We like the folding feature of the 400XL. It works well and is easy to use. It folds into a compact upright position, making it great for storing in the corner when not in use.
Sunny Health & Fitness’ SF-RB4708 separates itself from the competition by including arm exercisers. This provides a more vigorous workout by working more of your body at once.
The handlebars are equipped with pulse detectors so that you can actively monitor your heart rate. A digital display keeps you apprised of distance, calories, speed, and more. It’s very basic in its presentation, but at least it’s there.
The seating on this bike is most excellent. It sports a really nice contoured shape with a high back. You get plenty of support while you ride.
And speaking of which, pedaling is smooth and feels really good. It’s easy to adjust the eight resistance levels, too.
We would have liked it if the arms could be adjusted, too, however. They’re simply too high for some users, making it hard to reach them. Fortunately, you can opt not to use them and just work out your legs.
The adjustable cushioned seating makes using this bike a breeze. And we like that Sunny Health & Fitness included wheels at the base. This makes moving its rather large frame a lot easier.
Exerpeutic makes the list again with an upgraded version of the 400XL. This well-built machine is very sturdy. Exercising is smooth and steady thanks to large pedals. Your legs feel comfortable and your feet stay snug.
You get a total of eight resistance levels to work with. Even the lowest setting felt a bit more difficult than other bikes.
We like the shape and design of this model. Seating is very inviting, with plenty of padding and a backrest to keep you supported.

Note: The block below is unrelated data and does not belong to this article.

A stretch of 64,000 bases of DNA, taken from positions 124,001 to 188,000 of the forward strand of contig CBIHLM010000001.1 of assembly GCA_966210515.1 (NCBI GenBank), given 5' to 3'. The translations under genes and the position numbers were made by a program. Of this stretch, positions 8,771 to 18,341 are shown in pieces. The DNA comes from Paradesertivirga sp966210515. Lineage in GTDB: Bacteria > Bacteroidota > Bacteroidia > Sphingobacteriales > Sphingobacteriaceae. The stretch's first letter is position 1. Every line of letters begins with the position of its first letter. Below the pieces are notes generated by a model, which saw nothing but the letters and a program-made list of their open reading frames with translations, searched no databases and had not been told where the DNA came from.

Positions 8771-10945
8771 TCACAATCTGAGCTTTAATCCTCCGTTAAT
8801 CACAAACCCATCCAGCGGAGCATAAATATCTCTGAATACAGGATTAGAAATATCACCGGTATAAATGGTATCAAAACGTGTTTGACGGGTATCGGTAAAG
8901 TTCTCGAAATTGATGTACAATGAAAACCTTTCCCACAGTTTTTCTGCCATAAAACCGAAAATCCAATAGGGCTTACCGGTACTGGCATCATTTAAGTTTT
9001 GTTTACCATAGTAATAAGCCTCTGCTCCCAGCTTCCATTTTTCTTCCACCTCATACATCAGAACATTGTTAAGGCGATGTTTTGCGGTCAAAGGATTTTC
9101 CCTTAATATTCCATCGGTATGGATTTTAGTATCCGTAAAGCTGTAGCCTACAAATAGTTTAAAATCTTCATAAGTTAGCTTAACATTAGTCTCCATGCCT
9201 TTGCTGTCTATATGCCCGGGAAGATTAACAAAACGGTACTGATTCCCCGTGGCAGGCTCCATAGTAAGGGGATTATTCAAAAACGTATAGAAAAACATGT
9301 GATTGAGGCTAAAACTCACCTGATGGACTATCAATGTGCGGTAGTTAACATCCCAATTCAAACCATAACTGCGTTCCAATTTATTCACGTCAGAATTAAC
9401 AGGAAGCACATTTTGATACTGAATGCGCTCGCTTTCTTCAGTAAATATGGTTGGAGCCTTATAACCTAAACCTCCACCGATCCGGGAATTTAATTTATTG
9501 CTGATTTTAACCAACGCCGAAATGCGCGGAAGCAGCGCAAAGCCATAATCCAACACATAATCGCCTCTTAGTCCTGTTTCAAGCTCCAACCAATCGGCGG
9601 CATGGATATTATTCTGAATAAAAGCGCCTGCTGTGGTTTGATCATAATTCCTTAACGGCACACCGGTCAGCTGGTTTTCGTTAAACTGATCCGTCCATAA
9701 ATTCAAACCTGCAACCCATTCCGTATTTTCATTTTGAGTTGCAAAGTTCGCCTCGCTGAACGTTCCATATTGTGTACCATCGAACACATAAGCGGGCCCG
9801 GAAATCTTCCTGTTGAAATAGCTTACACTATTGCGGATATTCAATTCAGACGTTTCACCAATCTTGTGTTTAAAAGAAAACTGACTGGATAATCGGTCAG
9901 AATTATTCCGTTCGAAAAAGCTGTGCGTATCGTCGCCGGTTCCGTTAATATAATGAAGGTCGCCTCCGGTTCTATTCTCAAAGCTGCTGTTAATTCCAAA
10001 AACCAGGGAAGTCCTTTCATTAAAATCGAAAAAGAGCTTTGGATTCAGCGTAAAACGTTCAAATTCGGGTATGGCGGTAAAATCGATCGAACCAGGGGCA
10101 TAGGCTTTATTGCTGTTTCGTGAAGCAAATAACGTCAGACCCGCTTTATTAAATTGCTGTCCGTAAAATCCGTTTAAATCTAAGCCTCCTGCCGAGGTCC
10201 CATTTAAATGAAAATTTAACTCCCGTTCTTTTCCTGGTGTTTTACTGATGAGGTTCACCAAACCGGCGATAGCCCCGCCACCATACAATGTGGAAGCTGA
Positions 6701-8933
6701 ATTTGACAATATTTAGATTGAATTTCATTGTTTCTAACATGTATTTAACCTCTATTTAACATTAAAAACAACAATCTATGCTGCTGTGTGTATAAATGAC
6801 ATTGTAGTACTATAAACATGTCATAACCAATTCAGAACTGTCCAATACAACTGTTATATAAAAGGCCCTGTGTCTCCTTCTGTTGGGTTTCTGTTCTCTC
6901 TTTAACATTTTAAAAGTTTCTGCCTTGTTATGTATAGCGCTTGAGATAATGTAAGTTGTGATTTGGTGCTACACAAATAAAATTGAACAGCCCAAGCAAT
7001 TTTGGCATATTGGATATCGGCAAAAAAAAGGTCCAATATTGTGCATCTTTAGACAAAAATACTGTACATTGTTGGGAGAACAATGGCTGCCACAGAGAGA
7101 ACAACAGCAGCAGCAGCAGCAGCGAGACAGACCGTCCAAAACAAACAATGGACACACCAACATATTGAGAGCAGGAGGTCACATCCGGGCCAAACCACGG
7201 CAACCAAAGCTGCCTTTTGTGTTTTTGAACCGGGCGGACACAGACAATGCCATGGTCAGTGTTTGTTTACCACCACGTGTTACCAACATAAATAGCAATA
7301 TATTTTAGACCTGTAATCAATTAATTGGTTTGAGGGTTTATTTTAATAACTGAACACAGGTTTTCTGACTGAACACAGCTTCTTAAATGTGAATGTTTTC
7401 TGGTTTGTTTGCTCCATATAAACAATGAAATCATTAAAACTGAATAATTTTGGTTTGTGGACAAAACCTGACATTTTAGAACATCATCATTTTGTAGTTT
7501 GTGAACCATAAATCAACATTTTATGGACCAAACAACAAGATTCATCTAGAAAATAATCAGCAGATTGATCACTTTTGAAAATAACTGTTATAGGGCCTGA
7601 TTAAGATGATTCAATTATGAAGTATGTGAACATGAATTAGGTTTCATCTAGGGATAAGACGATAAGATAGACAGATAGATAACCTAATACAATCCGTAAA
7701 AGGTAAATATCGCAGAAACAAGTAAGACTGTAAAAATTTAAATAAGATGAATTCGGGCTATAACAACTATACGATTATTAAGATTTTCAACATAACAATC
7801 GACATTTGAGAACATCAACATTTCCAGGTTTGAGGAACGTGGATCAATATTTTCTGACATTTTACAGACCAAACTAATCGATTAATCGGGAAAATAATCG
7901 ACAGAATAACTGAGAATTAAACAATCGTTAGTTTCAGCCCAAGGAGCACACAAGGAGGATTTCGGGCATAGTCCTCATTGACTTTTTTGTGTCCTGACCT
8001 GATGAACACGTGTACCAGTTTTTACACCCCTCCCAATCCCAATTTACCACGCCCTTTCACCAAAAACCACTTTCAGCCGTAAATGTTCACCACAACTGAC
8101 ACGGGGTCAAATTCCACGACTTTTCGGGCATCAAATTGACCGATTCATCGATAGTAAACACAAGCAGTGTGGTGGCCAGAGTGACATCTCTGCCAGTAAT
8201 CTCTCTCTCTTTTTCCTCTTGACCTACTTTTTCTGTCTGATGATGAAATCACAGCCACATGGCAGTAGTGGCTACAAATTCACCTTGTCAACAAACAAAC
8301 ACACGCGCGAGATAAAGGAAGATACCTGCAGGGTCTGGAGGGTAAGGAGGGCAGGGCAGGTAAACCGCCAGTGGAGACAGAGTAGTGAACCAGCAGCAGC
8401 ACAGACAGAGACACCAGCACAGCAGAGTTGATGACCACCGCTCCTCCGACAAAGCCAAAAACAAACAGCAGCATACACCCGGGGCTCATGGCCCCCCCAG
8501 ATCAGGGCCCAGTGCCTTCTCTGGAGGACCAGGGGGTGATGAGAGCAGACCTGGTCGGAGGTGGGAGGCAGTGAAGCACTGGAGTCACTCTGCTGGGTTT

You’ll find handlebars on each side of the seat. These are also equipped with pulse sensors, allowing you to keep an eye on your heart rate while you pedal.
We were hoping to see a nice, large console monitor. But sadly, it’s really plain. The basic design does lend to a very user-friendly system, however.
Assembly proved to be quite the pain. The included instructions are rather poor. And it’s just a really frustrating bike to put together. Once we finally succeeded, the 900XL turned out to be a really easy unit to operate.
Schwinn isn’t through yet. We included the 230 Series because it’s a slightly less expensive version of the 270.
You get many of the same features found on the 270, but with fewer programs. It’s also lacking backlighting on the DualTrack console monitor.
The ability to save two separate profiles makes a return. So you can share this bike with another user without resetting your preferences.
There are a total of 22 workout programs, seven fewer than the 270. This is still a lot to work with. It’s also music-ready, with built-in speakers and an auxiliary input.
We’re not very fond of the seating on the 230. It just seems flat and uncomfortable. But the bike’s overall operation is quiet and very smooth.